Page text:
A recent solemn form capacity case I was in was written about in the Sunday Mail yesterday. A subscription in needed to access it (contact me if you'd like me to send it to you). Read the article here. Read the judgment here.
Just before Christmas last year Applegarth J handed down a judgment in a solemn form trial I was in in November. I acted for the Respondent, Kathy, who was a long term friend of the deceased and benefited from his last two wills. The Applicants, the Rowes, were also long term friends of the deceased, … Continue reading Capacity case
Yesterday I finished a trial of an FPA in the Supreme Court. The judgment is reserved and will be interesting because Ryan J is considering to what extent benefits that an applicant is to receive, or potentially receive, under the NDIS can be taken into account in determining whether adequate provision has been made and … Continue reading NDIS and FPAs
Honoured to be named one of 4 Australian preeminent junior counsel for wills and estate litigation, and once again the only Queenslander. See the 2019 National Doyle's List here.
Very excited to be named Queensland's "Market Leader" in the 2019 Doyle's List for Estate Litigation barristers. See the List here.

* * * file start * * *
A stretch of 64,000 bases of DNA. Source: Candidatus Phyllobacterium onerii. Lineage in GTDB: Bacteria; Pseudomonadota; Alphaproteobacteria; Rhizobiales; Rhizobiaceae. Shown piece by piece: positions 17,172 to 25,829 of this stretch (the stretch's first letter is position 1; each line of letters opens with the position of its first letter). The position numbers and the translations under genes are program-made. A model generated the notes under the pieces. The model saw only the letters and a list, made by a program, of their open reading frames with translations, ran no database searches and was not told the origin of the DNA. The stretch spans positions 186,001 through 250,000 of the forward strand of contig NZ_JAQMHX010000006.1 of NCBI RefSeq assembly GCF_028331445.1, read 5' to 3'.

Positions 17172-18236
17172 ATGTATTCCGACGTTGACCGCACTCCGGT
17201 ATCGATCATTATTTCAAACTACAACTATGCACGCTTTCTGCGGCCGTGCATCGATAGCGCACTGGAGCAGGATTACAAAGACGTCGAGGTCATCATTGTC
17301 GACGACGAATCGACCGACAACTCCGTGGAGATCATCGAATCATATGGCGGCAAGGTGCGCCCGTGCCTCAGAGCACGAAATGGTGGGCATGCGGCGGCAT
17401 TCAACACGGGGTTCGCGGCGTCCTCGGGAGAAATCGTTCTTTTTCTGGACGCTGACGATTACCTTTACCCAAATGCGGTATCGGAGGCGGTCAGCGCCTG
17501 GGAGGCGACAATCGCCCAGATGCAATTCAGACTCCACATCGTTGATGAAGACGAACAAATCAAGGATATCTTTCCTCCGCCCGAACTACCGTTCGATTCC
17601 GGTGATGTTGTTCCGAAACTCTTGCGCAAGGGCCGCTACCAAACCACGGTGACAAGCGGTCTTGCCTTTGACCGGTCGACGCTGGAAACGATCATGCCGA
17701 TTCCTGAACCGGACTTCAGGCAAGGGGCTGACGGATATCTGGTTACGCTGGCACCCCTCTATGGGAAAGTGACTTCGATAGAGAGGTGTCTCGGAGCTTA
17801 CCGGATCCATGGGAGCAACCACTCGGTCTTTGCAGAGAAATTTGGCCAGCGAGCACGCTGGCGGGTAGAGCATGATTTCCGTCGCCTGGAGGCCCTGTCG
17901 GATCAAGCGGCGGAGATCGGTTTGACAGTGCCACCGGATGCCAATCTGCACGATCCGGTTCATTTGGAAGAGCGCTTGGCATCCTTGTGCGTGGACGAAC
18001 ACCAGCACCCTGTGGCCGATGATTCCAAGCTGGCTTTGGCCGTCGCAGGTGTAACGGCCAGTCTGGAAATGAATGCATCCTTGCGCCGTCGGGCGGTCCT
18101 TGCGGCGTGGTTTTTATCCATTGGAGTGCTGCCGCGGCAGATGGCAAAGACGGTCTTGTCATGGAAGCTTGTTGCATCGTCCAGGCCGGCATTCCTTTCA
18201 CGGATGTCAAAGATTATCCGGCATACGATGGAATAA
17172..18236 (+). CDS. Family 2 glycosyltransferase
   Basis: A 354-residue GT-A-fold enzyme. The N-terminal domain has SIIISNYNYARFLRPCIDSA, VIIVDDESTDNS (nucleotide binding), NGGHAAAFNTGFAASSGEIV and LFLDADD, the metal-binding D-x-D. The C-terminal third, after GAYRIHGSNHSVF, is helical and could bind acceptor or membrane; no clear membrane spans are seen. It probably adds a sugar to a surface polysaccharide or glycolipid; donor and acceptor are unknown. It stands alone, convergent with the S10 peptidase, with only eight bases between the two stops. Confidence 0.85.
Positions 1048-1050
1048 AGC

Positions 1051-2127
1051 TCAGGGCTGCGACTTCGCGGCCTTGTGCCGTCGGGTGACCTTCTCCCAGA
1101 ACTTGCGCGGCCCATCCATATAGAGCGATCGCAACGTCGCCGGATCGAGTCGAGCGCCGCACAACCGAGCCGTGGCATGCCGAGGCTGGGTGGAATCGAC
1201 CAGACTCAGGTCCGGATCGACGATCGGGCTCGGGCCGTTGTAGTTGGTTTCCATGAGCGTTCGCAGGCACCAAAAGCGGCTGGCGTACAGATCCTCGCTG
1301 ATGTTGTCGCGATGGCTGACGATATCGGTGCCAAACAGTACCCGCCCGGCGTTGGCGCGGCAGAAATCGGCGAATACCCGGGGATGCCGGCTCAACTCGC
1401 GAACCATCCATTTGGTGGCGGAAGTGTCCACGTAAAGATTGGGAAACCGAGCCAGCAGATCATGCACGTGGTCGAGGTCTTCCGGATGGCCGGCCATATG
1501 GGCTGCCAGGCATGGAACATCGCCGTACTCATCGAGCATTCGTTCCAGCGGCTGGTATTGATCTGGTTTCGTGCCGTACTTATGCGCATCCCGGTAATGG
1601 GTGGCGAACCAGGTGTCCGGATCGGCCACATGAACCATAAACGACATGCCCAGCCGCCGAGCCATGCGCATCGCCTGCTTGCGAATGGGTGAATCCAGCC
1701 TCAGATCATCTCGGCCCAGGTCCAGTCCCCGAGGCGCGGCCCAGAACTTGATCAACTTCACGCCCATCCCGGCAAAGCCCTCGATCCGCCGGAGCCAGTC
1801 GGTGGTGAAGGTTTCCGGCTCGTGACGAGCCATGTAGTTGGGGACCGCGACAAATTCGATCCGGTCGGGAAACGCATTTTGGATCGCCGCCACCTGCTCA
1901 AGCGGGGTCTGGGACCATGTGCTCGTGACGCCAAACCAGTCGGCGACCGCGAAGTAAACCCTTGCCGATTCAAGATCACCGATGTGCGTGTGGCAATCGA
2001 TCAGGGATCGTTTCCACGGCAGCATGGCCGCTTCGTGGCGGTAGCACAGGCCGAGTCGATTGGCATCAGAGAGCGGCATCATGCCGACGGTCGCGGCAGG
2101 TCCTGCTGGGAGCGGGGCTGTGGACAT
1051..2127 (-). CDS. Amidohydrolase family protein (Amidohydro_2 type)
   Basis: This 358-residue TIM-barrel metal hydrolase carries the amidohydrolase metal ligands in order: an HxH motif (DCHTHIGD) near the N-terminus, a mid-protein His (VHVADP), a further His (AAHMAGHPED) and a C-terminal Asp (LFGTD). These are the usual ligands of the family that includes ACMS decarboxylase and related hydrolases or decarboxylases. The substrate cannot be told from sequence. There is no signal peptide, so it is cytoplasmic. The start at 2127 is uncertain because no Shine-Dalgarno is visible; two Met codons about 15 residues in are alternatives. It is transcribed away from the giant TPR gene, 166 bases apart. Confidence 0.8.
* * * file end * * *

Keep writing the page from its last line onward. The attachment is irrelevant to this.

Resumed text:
Article from the Courier Mail today.
This is a case I was involved in last month. Judgment was given yesterday. Finnegan v Garner  QSC 100 The deceased died leaving a wife and eight children (including two step-children). He and his wife separated in 2000, but did not divorce. The estate was worth just under $1m. It was believed that the … Continue reading Barring claims under s68 Trusts Act
Will making is sometimes pretty complex work. The plan will always be unique to a person’s wishes and the personal circumstances. Every so often, I receive instructions from clients to include an ‘option’ for one of their family or friends to purchase their property. Usually, this is because they’re trying to balance at least two things: the equality among their intended beneficiaries and the wish for someone to receive a certain property.
One of the things that can be difficult with options to purchase properties is the way in which the clause that grants that option is crafted. Does it contemplate how long that person has to say “Yes, I want to buy!”? Is that time reasonable? What should the purchase price be? If they don’t exercise the option to buy, then what happens after that?
A recent case of Cranitch v Cranitch & Ors  QSC 42 brought this…
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Judgment was given this morning by Henry J in a rectification case where the deceased had given instructions for a will through his daughter. His Honour found "it is trite that instructions can be conveyed by an agent" and rectified the will to accord with those instructions. Read Fitzgerald v Rowley  QSC 21 here.
S33Z of the Succession Act (Qld) provides that a person who has possession or control of a will of a deceased testator must, if asked, allow an entitled person to inspect the will and/or give a certified copy of the will on payment of the person’s reasonable expenses. will includes— (a) a purported will or revoked will; and (b) a part … Continue reading What is a “Purported will”?